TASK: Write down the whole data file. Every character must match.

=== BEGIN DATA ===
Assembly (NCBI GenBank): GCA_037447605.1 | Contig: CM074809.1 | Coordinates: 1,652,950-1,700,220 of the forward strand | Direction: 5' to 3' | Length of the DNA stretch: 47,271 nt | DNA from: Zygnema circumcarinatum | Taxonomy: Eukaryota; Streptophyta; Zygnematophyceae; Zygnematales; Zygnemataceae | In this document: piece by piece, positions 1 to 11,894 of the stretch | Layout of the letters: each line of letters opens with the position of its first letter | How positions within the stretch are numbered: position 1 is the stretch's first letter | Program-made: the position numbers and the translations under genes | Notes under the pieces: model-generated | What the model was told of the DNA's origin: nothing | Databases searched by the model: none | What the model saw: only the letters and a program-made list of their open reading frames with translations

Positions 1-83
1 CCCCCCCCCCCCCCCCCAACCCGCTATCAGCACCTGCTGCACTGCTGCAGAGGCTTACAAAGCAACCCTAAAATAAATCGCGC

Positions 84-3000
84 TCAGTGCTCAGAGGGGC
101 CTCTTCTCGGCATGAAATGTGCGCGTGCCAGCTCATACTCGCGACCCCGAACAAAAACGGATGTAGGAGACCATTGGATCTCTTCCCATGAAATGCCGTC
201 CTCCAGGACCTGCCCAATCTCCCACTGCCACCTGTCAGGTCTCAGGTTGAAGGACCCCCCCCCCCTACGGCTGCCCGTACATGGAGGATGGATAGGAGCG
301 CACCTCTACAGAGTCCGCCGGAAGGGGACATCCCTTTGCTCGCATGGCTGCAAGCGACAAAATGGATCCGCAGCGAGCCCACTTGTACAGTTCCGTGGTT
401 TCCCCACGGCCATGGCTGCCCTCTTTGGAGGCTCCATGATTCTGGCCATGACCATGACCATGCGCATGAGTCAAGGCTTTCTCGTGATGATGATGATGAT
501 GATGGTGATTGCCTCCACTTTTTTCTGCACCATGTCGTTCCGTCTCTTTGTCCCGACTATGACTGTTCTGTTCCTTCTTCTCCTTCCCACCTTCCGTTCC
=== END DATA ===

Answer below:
Assembly (NCBI GenBank): GCA_037447605.1 | Contig: CM074809.1 | Coordinates: 1,652,950-1,700,220 of the forward strand | Direction: 5' to 3' | Length of the DNA stretch: 47,271 nt | DNA from: Zygnema circumcarinatum | Taxonomy: Eukaryota; Streptophyta; Zygnematophyceae; Zygnematales; Zygnemataceae | In this document: piece by piece, positions 1 to 11,894 of the stretch | Layout of the letters: each line of letters opens with the position of its first letter | How positions within the stretch are numbered: position 1 is the stretch's first letter | Program-made: the position numbers and the translations under genes | Notes under the pieces: model-generated | What the model was told of the DNA's origin: nothing | Databases searched by the model: none | What the model saw: only the letters and a program-made list of their open reading frames with translations

Positions 1-83
1 CCCCCCCCCCCCCCCCCAACCCGCTATCAGCACCTGCTGCACTGCTGCAGAGGCTTACAAAGCAACCCTAAAATAAATCGCGC

Positions 84-3000
84 TCAGTGCTCAGAGGGGC
101 CTCTTCTCGGCATGAAATGTGCGCGTGCCAGCTCATACTCGCGACCCCGAACAAAAACGGATGTAGGAGACCATTGGATCTCTTCCCATGAAATGCCGTC
201 CTCCAGGACCTGCCCAATCTCCCACTGCCACCTGTCAGGTCTCAGGTTGAAGGACCCCCCCCCCCTACGGCTGCCCGTACATGGAGGATGGATAGGAGCG
301 CACCTCTACAGAGTCCGCCGGAAGGGGACATCCCTTTGCTCGCATGGCTGCAAGCGACAAAATGGATCCGCAGCGAGCCCACTTGTACAGTTCCGTGGTT
401 TCCCCACGGCCATGGCTGCCCTCTTTGGAGGCTCCATGATTCTGGCCATGACCATGACCATGCGCATGAGTCAAGGCTTTCTCGTGATGATGATGATGAT
501 GATGGTGATTGCCTCCACTTTTTTCTGCACCATGTCGTTCCGTCTCTTTGTCCCGACTATGACTGTTCTGTTCCTTCTTCTCCTTCCCACCTTCCGTTCC